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Abbott v. Burke

October 22, 2001

RAYMOND ARTHUR ABBOTT, ET AL., PLAINTIFFS-MOVANTS,
v.
FRED G. BURKE, ETC., ET AL., DEFENDANTS-RESPONDENTS.



42,170

The Supreme Court having considered the motion in aid of litigants' rights filed by the Education Law Center (ELC) on May 17, 2001, and having heard oral argument on September 25, 2001;

And the Court having found previously in Abbott v. Burke, 153 N.J. 480 (1998) (Abbott V), and Abbott v. Burke, 163 N.J. 95 (2000) (Abbott VI), that the Department of Education (DOE) has certain responsibilities in respect of the implementation of high quality preschool programs for three- and four-year old children in the Abbott Districts;

And the Education Law Center (ELC) herein having alleged, among other things, that the DOE has not carried out its specific responsibility to review and approve pre-school program and budget proposals in a timely manner;

And the Education Law Center having sought the appointment of a Standing Master to oversee and supervise implementation of Abbott pre-school programs, including timely decision-making and dispute resolution;

And the Court having determined in Abbott V that

[Abbott] . . . disputes shall be considered "controversies" arising under the School Laws. N.J.S.A. 18A:7A-1 to 7F-34. Based on a showing of demonstrated need, schools or school districts may apply to the DOE for authorization to improve or amend existing programs, to adopt additional supplemental programs, to build or to renovate facilities, and to seek the necessary funding. An aggrieved applicant may appeal to the Commissioner from an adverse decision on any such application made to the DOE. If the dispute is not resolved or if the applicant is not satisfied with the disposition, the case may be transferred under the Administrative Procedure Act to the Office of Administrative Law as a contested case. See N.J.S.A. 52:14B-1 to -15; N.J.A.C. 1:1-1.1 to -19.2. After conducting a hearing, the Administrative Law Judge will make a recommendation, which the Commissioner may, in his discretion, accept or reject. Either party may then appeal to the State Board of Education. The Board's determination will constitute a final agency determination that may then be appealed to the Appellate Division and, ultimately, to this Court.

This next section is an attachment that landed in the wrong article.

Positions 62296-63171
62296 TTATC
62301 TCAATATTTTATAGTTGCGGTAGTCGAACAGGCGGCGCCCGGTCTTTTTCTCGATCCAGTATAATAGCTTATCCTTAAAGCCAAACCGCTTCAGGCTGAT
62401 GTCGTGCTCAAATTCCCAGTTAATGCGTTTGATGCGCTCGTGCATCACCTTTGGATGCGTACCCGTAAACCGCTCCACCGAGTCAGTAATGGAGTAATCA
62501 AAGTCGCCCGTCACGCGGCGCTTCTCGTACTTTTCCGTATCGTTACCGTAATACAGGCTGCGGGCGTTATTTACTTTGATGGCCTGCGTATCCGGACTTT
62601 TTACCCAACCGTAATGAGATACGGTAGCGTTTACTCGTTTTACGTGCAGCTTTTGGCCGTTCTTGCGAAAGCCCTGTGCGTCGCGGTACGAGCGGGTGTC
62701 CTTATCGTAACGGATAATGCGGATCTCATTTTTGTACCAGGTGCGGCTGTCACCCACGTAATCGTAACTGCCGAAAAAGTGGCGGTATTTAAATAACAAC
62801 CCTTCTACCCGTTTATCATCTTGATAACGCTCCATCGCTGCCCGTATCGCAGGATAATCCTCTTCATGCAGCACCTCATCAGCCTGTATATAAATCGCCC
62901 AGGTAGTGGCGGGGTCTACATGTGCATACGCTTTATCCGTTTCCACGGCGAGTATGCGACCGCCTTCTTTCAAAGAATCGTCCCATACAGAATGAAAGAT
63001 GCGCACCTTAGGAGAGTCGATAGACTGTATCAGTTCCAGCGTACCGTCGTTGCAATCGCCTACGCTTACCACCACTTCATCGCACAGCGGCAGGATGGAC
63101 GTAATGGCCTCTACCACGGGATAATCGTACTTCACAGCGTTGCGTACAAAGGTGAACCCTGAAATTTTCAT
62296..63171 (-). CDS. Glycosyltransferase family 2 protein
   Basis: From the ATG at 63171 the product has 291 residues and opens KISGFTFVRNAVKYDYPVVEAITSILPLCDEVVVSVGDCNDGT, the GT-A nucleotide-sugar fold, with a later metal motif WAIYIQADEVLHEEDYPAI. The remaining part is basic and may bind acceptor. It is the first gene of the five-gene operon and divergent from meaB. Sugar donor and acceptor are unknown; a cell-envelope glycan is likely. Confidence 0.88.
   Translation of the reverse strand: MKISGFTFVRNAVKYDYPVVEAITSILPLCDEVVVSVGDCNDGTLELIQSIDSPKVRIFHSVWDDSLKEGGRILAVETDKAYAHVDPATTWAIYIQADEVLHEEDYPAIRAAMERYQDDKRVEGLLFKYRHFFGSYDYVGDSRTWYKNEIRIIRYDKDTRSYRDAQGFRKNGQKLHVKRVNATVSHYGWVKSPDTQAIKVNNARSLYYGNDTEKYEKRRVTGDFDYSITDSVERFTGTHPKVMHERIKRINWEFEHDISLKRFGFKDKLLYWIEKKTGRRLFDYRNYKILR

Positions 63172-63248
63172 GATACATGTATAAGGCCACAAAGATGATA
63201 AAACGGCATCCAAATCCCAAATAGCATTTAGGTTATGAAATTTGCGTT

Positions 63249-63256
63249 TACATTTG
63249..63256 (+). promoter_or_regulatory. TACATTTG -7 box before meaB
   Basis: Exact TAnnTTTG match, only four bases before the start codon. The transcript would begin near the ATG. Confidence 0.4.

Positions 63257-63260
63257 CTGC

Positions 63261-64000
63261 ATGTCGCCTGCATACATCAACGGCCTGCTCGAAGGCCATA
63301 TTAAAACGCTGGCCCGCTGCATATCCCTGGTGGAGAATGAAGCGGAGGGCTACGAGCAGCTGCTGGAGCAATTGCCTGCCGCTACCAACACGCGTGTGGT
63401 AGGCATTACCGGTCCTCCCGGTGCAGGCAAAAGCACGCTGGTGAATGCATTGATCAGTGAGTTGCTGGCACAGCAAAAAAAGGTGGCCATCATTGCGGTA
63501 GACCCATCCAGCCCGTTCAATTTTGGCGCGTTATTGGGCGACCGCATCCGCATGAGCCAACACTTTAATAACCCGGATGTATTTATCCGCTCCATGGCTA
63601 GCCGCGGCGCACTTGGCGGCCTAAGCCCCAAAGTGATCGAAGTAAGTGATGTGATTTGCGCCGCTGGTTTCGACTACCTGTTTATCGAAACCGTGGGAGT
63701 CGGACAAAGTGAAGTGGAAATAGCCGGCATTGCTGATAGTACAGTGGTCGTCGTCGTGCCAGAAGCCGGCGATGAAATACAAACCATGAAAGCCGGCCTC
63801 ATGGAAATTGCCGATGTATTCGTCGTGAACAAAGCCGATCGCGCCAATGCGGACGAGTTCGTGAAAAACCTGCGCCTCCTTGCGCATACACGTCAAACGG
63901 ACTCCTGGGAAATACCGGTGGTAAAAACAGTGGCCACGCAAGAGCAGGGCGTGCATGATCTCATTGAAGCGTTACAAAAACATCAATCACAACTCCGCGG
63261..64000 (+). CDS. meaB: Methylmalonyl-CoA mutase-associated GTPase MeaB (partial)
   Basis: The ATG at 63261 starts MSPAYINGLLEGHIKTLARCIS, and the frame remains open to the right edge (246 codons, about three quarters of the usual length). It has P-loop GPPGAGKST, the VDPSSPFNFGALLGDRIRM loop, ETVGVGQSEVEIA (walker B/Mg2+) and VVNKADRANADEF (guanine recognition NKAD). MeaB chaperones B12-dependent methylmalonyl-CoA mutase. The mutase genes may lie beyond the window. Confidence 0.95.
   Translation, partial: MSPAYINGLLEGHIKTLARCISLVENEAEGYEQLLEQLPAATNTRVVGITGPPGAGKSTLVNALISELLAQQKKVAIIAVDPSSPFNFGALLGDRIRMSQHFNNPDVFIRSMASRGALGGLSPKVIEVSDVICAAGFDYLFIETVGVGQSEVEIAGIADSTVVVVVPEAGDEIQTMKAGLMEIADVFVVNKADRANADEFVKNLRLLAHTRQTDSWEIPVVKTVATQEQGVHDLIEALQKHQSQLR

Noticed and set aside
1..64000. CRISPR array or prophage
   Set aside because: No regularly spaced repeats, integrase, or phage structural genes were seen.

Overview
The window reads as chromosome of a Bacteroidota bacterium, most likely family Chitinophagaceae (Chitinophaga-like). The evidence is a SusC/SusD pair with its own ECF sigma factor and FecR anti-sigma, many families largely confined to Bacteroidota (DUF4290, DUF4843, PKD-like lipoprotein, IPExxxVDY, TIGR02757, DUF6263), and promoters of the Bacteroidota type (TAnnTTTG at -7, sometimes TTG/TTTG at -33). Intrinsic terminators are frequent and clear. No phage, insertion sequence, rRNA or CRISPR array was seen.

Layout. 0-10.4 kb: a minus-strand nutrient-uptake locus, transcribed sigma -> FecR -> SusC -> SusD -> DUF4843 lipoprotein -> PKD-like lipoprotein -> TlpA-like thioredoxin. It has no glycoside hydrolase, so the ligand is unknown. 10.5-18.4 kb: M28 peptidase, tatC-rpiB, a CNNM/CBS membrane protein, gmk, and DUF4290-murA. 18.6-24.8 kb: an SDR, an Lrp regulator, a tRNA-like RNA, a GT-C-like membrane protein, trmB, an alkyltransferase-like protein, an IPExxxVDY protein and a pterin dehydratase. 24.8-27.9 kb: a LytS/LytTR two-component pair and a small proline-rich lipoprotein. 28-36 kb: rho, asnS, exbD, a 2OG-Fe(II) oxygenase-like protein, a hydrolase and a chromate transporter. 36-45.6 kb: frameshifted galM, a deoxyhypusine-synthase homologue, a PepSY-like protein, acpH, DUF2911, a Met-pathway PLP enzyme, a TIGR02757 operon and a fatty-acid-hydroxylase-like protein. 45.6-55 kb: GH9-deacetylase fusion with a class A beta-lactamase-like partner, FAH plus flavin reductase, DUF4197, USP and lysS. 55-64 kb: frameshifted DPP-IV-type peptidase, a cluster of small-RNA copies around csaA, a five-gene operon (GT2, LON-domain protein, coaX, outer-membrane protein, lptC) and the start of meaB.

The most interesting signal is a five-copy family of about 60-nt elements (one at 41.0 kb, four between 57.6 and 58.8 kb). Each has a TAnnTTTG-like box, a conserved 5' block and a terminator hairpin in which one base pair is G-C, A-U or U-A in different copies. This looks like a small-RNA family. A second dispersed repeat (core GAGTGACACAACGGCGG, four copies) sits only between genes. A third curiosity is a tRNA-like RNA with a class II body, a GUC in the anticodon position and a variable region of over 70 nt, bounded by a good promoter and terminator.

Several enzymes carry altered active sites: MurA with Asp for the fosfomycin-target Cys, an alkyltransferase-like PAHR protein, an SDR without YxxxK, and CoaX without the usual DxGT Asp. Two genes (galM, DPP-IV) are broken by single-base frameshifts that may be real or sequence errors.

And the Legislature having determined that the Commissioner of Education should be the final decision maker in the resolution of such disputes rather than the State Board of Education, Appropriations Act of Fiscal Year 2000, L. 2000, c. 53;

And the Court in Abbott VI having declined to appoint a Standing Master and having reaffirmed the dispute resolution process set forth in Abbott V, as "consistent with [its] view in Abbott V that education disputes are properly decided in the first instance by those statutorily entrusted with that responsibility," [cite], and, further, having required Final Decisions of the Commissioner challenged in the Office of Administrative Law to be expedited to ensure that final dispositions were issued in time for implementation in the 2000- 2001 school year, Abbott VI, 163 N.J. at 118;

And the Court having determined in this action to deny ELC's request for appointment of a Standing Master in light of the Court's firm commitment in Abbott V and Abbott VI to use of the administrative process established by the Legislature for Executive Branch decision-making;

And the Court having found that during school year 2000-2001 the DOE did not timely complete its review of certain pre-school program and budget proposals;

And the Court having further determined that time frames to be followed through the administrative decision-making and appeal process should be established to ensure that final dispositions are issued in time for the 2002-2003 school year;

And the Court having determined that an Order should issue in advance of the Court's opinion in the matter;

And good cause appearing;

It is ORDERED that submission, review, and appeal of Abbott District pre-school program and budget proposals be carried out ...


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